In terms of being an old-fashioned, old-style media icon, nobody in broadcasting today could top Tim Russert, the host of Meet the Press and the Washington bureau chief for NBC News, who died this past week without a hint of warning at the age of 58. Stephen Colbert is surreal, Jon Stewart is satirical, Keith Olbermann is outraged, and Russert was, well, tough and amiable and grounded, rooted in American politics as it has been played since the days of John F. Kennedy and Richard Nixon.
The airwaves and news pages have been full of well-deserved tributes to Russert. Among his memorable qualities was the sense, as so many observed, that he “never forgot where he came from.” (Russert hailed from the blue-collar precincts of Buffalo, New York, a city of undeniable grittiness.) If there is a problem with this line of remembrance, it is that the eulogists did not push it far enough. If Russert did not forget his roots, is that to say that others in journalism have trouble remembering where they came from? Or whom, or what, they are supposed to be serving? Hint: think the public interest.
The reporters and commentators today are not the civic heroes they once were. A 2004 public opinion poll suggested that, among the wretched, journalists score only slightly better than used-car salesmen, and on par with politicians, in terms of credibility. There is, of course, a gross dollop of unfairness in much of this, scorning the messenger for the bad news he brings. And there is much bad news to digest these days: war in Iraq and the prospect of conflict with Iran, rising gas and food prices. There is even talk of charging Internet users not flat fees but fares determined by how much they download. As the line between what was once considered news blurs with what was once clearly entertainment, those who seriously cover the facts are tarred with the sins of those who transmit gossip. It does not help that a handful of international conglomerates own most of the media. It just makes it easier to tar so many with the same brush.
Many, it is sad to say, deserve such treatment. Exhibit A in the most recent case against mainstream corporate media is that, in the run-up to the Iraq War, the press allowed President Bush to lie and hoodwink the nation into following his criminally mistaken lead. It is hard to imagine an issue closer to home than an international conflict in which American men and women are dying in the name of a bogus cause. But the sorry record of the press gets even sorrier when one considers what else Bush and the Republicans got away with for so many years: the rich got richer, the poor got poorer, and the middle class got screwed.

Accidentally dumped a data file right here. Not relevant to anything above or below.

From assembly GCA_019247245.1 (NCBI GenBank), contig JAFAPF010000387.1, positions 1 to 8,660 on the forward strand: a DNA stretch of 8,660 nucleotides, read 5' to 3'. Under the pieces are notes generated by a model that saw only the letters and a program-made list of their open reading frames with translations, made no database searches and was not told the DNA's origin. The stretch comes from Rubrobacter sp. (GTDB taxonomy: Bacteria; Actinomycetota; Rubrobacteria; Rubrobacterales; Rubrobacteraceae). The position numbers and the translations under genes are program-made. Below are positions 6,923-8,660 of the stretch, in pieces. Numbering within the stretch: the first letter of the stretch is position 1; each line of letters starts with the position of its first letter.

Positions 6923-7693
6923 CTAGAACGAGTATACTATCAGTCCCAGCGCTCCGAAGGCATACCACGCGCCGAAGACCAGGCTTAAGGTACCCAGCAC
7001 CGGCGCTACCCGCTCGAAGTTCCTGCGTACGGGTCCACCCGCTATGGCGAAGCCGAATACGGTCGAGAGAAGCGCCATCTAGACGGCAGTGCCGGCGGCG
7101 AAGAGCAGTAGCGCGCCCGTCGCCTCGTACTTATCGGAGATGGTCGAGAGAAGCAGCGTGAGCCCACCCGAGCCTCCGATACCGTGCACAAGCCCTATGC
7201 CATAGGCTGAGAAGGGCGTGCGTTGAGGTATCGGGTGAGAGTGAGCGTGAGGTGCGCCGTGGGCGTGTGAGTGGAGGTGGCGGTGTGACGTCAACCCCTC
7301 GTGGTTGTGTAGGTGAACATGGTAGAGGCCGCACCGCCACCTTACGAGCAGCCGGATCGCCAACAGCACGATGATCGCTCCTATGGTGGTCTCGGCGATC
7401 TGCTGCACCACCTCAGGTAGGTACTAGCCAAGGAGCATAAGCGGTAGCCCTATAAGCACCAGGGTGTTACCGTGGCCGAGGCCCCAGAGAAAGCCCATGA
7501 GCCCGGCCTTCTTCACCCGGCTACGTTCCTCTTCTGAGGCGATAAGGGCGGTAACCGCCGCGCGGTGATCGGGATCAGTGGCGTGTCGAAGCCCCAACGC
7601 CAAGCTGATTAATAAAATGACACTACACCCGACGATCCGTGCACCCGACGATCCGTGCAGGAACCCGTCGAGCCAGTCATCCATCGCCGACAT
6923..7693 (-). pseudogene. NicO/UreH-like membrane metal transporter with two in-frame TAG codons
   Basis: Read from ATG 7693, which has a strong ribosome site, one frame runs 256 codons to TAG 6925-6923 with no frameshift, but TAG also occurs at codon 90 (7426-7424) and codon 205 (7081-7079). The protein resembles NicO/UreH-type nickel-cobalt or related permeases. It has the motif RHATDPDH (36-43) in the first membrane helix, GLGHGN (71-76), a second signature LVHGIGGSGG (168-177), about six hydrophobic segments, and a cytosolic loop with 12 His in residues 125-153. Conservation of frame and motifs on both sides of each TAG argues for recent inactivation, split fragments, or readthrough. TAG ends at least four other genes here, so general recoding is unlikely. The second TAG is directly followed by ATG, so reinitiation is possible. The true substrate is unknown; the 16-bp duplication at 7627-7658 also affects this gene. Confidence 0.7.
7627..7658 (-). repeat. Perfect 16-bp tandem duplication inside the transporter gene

The average American family makes about $31,333 a year. And while the average working-stiff reporter makes between $20,000 and $50,000 a year (a precise figure is hard to come by), top talents at the nation’s largest papers regularly make $100,000 a year or more. At big national magazines, the salaries of editors in chief often break $1 million. Surprisingly, TV salaries are not as high as some might think. Anchors in the 25 largest markets make an average of $130,000. These figures may not be the stuff of daily Champagne and caviar, but neither are they the stuff of abject want and longing. It is not a stretch to suggest that the press may not be sufficiently afflicting the comfortable because, as a group, it has gotten rather comfortable itself, too sure of its own assumptions.
These, of course, are sweeping generalizations. They should not be taken as a one-size-fits-all diagnosis. All institutions are less than perfect. That’s a sentiment, a bit of understatement, that Russert himself would endorse. If the observations above were made on Meet the Press, Russert might counter by asking about groundbreaking stories in the New York Times that exposed the extent to which the government ignores the Constitution by tapping phone and computer lines, or citing the Washington Post’s reporting on the deplorable conditions that wounded soldiers endured at military hospitals. It would be in keeping with Russert’s generous character to cite other fine broadcast competitors or colleagues in an effort to deflate too vigorous a critique of a profession he clearly loved.
That was the Russert technique: he sought not so much to deflate as to correct. His job was more difficult than it looked, and he did it well. Russert held guests who came on Meet the Press to the same high standards to which he held himself. He was legendary for asking any and all tough questions. If he appeared at times to be more exacting with progressives, it was probably to compensate for his own sympathies, which, while centrist, tended to be liberal. He made newsmakers squirm because he believed the public had a right to know what politicians were up to. Russert held official Washington accountable. If others in the media did as good a job as he did, maybe the nation would not be in the mess it is in today — or, to qualify that statement in a way that might meet with Russert’s realistic approval, the mess might not be as bad.
Tim Russert did not walk on water, but he did his job.